It’s music that really works live and you’ve proven that.

Yeah I think so too and I mean our music somewhat always since the beginning even had this attachment to symphonics so to record and actually perform with an orchestra live is not that huge of a step. It probably sounds cocky to say that but it’s definitely a nice merger between, we’ve used keyboards in the past, but now when you go all the way out with an orchestra you can actually hear that it makes sense.

Yeah it sounds a lot more natural and it’s a natural progression for you.

Yeah absolutely it and it’s, as I said, an accomplishment to finally be able to do this you know.

For these two shows you had a huge number of people on the stage especially the show in Oslo. How big was this production?

It was obviously the biggest we’ve ever done and it came out much bigger than I personally expected as well but it was so well planned and prepared, and it has to be like that because if you leave some up to coincidence you know that something is bound to happen and fail. So everything is in the details in the pre-production stage. That’s when you either make it or break it. It’s not really when you’re executing the show. That’s not when you will do anything wrong its more on the pre-production stage that things can go wrong. But we realised once we started rehearsing with the KORK orchestra for the “Abrahadabra” recordings that actually we were not as professional as we first thought because we’re the professionals you know (laughs) and so that put us in our place and we got a new and different perspective on ourselves and how to conduct ourselves in any possible situation playing as a band so we learned a lot from these two sessions and I’m really glad that we got to do this because that was the next logical step for us to take and I am not saying the we are not ever going to do it again but to put something of this magnitude together it takes a lot preparation. A lot of costs are involved of course but we’ll see later down the road if we get the chance to do it again and if the circumstances are there and are right then why not?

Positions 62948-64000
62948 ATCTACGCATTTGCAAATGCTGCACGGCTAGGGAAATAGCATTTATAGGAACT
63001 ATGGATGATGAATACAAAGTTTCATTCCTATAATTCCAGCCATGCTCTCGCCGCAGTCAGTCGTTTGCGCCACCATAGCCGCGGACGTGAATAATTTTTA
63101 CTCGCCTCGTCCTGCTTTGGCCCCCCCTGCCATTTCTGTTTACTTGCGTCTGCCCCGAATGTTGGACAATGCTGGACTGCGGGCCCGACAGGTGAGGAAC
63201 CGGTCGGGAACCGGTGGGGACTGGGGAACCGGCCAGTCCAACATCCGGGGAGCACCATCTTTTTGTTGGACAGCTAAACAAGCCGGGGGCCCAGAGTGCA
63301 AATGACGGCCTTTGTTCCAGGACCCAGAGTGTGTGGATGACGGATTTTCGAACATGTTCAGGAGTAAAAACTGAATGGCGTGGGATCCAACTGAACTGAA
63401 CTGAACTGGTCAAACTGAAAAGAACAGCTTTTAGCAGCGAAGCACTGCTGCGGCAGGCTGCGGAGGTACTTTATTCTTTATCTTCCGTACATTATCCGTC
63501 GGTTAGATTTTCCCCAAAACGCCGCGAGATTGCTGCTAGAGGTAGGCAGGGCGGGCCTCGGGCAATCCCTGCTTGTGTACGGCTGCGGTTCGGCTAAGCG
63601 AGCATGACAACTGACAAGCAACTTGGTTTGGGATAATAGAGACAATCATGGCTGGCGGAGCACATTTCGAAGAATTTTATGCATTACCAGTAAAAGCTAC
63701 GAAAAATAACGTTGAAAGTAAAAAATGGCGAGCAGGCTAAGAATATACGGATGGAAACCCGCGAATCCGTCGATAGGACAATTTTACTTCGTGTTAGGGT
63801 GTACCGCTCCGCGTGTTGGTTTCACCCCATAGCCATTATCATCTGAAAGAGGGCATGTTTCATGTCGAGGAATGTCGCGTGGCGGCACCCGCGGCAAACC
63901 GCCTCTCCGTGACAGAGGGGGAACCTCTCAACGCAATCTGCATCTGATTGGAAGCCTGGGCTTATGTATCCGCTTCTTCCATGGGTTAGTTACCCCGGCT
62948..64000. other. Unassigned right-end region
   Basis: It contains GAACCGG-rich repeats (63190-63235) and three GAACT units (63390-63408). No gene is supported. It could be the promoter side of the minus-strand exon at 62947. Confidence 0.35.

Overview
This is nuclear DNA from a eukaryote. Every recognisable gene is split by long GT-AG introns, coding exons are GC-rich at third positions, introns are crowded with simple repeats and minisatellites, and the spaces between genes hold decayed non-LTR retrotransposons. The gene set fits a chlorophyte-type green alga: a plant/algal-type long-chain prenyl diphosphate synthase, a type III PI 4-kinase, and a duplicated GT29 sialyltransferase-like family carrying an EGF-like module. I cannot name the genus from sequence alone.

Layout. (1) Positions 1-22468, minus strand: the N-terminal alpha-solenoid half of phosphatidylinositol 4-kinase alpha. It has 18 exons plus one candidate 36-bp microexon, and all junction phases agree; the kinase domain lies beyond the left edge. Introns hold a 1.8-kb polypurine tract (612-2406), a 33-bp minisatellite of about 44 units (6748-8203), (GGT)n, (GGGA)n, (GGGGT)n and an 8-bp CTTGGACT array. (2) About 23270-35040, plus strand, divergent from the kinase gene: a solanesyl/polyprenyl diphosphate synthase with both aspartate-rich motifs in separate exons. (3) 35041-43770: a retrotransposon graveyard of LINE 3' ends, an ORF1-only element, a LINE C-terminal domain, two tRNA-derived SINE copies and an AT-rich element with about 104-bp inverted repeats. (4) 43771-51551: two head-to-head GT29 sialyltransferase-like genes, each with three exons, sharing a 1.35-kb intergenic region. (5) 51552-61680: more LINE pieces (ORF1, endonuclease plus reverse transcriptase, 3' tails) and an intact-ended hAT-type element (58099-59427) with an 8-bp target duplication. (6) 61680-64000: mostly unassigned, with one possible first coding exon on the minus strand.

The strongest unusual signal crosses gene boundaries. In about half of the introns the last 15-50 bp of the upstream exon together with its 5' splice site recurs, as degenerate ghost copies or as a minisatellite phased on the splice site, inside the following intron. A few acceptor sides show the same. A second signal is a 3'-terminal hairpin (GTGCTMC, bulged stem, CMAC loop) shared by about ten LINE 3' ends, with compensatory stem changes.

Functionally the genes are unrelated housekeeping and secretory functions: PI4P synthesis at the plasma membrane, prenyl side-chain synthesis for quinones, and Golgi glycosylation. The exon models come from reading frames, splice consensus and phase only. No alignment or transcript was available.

Yeah exactly. It must be difficult rehearsing a show like this. How do you prepare for such a huge production?

I think we approach just the same as if it were a club show or whatever because for us the performance is the same. It has to be 110% and of course the preparations are a little bit different, especially when it comes to the technical side because when you rehearse and play with an orchestra you have to kind of build in the drums for instance, they have to have a wall around them basically because with so many instruments and so many mics there’s a lot of bleeding between the instruments and that was also of course a much bigger challenge to mix the Wacken material because that was outdoors and of course no soundcheck and hardly any line check so that was much more of a challenge for us to mix than the Oslo show.

Yeah I bet. It’s probably very different to work with these kinds of musicians. I think they have a very different way of approaching the music.